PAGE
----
Companies shifting from old technology to new-age, reliable environments have begun extensively adopting cloud-native development practices through tools like Kubernetes. However, transitioning to cloud-based technology can come with its challenges, leaving you vulnerable to unexpected issues.
The features that make Kubernetes an effective and powerful application deployment asset come with its share of issues. While Kubernetes allows its users to have zero downtime deployment, service interrupting events cannot be avoided and can occur at any time. Network crashes, bugs in application updates, and a host of unexpected issues can easily hamper your operations.
At the heart of Kubernetes saving processes lie containers. These containers operate on the simple principle of immutability. When you choose to destroy a container, you also destroy all the data created during the entire life of the container.
However, immutability is not always advantageous. Applications may require sharing information or must maintain a state that cannot afford to lose this information. In such situations, containers require a location to store information permanently and outlive the span of an individual container.
Kubernetes’ non-persistent form of storage, also called ephemeral, provides it with immense portability, but no durability. Containers have ephemeral storage as the default setup, using a temporary directory on the machine.
Persistent storage can take several forms with Kubernetes. These range from files and blocks to object storage services from cloud providers and storage devices in local data centers.
Why Set up A Backup And Recovery Mechanism
Backing up your data can help you return to a stable version of your Kubernetes cluster in case it enters an unrecoverable state. Backups also help you safeguard your data from system failures, accidents, and vicious attacks. A comprehensive backup strategy is certain to give you the confidence to make the most of the complicated Kubernetes platform.
A backup mechanism can also enable you to duplicate your product environment to a staging environment before carrying out significant updates and changes. Furthermore, it allows you to migrate your Kubernetes cluster from one environment to another with complete ease.
What Do You Choose To Backup?
Let’s now take a look at what it is that we need to back up. There are two predominant things you need to back up:
- Control plane – The Kubernetes control plane is stored in etcd storage. To get all your Kubernetes resources, you will need to back up your etcd state.
- Stateful containers – If you possess any stateful containers, you will need to back up the persistent volumes.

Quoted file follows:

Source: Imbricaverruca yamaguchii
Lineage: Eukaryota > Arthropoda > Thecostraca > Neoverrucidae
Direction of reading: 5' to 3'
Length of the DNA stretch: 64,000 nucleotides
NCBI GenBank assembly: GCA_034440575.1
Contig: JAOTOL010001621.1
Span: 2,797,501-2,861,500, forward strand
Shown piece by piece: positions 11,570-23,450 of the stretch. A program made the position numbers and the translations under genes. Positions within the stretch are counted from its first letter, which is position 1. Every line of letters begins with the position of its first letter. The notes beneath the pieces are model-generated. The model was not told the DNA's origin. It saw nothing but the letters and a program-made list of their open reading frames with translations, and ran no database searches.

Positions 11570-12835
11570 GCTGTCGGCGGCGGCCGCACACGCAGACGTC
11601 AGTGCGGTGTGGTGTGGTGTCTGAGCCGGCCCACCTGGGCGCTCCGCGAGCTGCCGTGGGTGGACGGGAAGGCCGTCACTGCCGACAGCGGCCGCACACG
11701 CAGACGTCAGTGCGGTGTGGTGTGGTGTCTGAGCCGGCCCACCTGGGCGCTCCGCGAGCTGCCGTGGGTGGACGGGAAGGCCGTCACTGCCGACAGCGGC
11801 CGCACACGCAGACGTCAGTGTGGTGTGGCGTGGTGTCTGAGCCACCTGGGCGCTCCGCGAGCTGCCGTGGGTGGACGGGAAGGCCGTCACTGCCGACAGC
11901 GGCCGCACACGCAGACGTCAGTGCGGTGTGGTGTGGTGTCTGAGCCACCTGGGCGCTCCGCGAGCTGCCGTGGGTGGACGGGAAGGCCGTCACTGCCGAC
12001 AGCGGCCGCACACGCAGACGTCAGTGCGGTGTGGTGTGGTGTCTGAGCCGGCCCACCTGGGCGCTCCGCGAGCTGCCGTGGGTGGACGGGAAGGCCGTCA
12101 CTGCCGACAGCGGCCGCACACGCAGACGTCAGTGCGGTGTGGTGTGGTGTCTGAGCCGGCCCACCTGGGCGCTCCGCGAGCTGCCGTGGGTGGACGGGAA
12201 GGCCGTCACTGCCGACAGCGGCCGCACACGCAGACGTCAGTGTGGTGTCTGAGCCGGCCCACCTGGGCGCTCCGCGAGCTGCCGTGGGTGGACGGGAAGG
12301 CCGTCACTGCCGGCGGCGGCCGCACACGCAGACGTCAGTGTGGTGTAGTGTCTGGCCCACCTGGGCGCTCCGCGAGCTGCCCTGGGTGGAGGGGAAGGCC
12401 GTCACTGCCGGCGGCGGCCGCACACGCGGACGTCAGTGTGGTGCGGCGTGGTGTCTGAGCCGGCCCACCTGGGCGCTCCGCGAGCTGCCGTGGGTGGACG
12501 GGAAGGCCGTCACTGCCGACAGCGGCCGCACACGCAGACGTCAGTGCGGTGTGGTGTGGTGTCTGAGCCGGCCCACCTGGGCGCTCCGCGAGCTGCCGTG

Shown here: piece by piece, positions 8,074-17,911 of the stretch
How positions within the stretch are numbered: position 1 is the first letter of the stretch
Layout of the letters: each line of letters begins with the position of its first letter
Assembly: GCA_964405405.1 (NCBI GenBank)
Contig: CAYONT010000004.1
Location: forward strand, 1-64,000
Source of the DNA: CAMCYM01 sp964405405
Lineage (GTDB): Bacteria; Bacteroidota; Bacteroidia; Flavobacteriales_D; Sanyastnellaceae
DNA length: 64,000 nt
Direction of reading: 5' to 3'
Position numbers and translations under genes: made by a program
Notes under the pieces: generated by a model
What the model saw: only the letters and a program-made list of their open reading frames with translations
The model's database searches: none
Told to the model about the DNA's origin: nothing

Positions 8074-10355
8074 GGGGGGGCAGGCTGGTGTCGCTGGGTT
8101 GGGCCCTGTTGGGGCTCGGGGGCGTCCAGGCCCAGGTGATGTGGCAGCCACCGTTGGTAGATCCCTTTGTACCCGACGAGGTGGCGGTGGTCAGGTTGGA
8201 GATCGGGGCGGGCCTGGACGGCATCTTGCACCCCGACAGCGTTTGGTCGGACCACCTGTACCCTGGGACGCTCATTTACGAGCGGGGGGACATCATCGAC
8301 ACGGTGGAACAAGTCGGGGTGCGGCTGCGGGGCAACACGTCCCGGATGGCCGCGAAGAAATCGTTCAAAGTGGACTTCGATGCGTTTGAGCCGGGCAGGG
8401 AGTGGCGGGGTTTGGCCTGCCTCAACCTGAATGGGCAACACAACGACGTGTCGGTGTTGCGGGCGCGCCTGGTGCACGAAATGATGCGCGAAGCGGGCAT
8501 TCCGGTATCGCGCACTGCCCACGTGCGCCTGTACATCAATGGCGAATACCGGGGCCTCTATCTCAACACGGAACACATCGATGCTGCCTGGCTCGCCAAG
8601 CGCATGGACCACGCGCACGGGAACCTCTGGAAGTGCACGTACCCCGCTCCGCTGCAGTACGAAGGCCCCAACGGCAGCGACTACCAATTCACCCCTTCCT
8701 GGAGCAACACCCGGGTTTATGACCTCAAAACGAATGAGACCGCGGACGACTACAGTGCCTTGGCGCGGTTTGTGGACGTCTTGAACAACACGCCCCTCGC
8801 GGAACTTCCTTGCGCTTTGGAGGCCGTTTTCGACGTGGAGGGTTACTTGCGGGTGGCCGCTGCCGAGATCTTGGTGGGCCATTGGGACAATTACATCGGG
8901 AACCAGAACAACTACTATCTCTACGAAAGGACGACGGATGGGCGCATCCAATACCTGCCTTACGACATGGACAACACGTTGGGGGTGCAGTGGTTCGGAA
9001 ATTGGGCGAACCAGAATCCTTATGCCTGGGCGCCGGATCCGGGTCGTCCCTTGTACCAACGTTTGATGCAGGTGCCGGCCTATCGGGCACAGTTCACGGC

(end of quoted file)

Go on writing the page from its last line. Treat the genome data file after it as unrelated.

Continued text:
Backing Up Your etcd Database
As mentioned earlier, the Kubernetes etcd database acts as a distributed key-value store that is responsible for storing all the configuration data within your Kubernetes cluster, such as pods and services. This database is essential for the working of your Kubernetes cluster, with any data loss resulting in its failure.
Tools such as Velero can help you back up your etcd database.
Backing Up Application Data
Along with your Kubernetes etcd database, there is also a need for you to backup the application data that may be running on your Kubernetes cluster. This refers to any and all data stored in configuration files and databases, along with any other data that may be generated by the application you are working on.
Tools like Stash and Kasten can help with this process, taking application data backups and storing them in object storage avenues such as Google Cloud.
Restoring Kubernetes from a Backup
The backups that you have created can help restore your Kubernetes cluster with ease in case of a sudden outage or loss of data. To restore, all one needs to do is recreate the Kubernetes cluster from a backup, including the configuration data in the etcd database as well as the application data stored in the volumes attached to your Kubernetes pods.
When restoring a backup, make it a point to ensure that the backup you have chosen is valid and has all the data necessary to restore the Kubernetes objects. Additionally, it helps to test the restore process on a periodic basis to make sure that it works exactly as desired and can operate easily in case of an emergency.
Tools That Can Aid
Before we wrap up, let’s look at a few tools that can help make the backup and recovery process far easier for you.
Velero is a commonly-used open source backup and DR tool for Kubernetes clusters. The tool empowers admins to schedule backups for the entire cluster or specific namespaces or labels. What makes it stand out is its handy Backup Hooks feature, which gives admins the choice to perform a custom operation right before or after a backup.
Velero can also be incredibly useful as a migration tool, if you require one.
K10 by Kasten is presented as a comprehensive data management platform, offering far more than the simple ability to backup your clusters. K10 has been crafted in a manner that helps it run within its own namespace on your Kubernetes cluster, supporting all major Kubernetes distributions.
K10 eases the backup process by automatically identifying applications, even if they span across volumes or databases. Plus, K10 offers several security features such as role-based access control and data encryption
PX-Backup is an enterprise-grade application and data protection tool created by Portworx. It has been created to back up Kubernetes applications at the namespace, Pod, or tag level, even working with numerous namespaces.
PX-Backup’s scalability is perfect for users that wish to create on-demand backups and easily schedule backups of hundreds of applications. Plus, it supports applications that span several databases.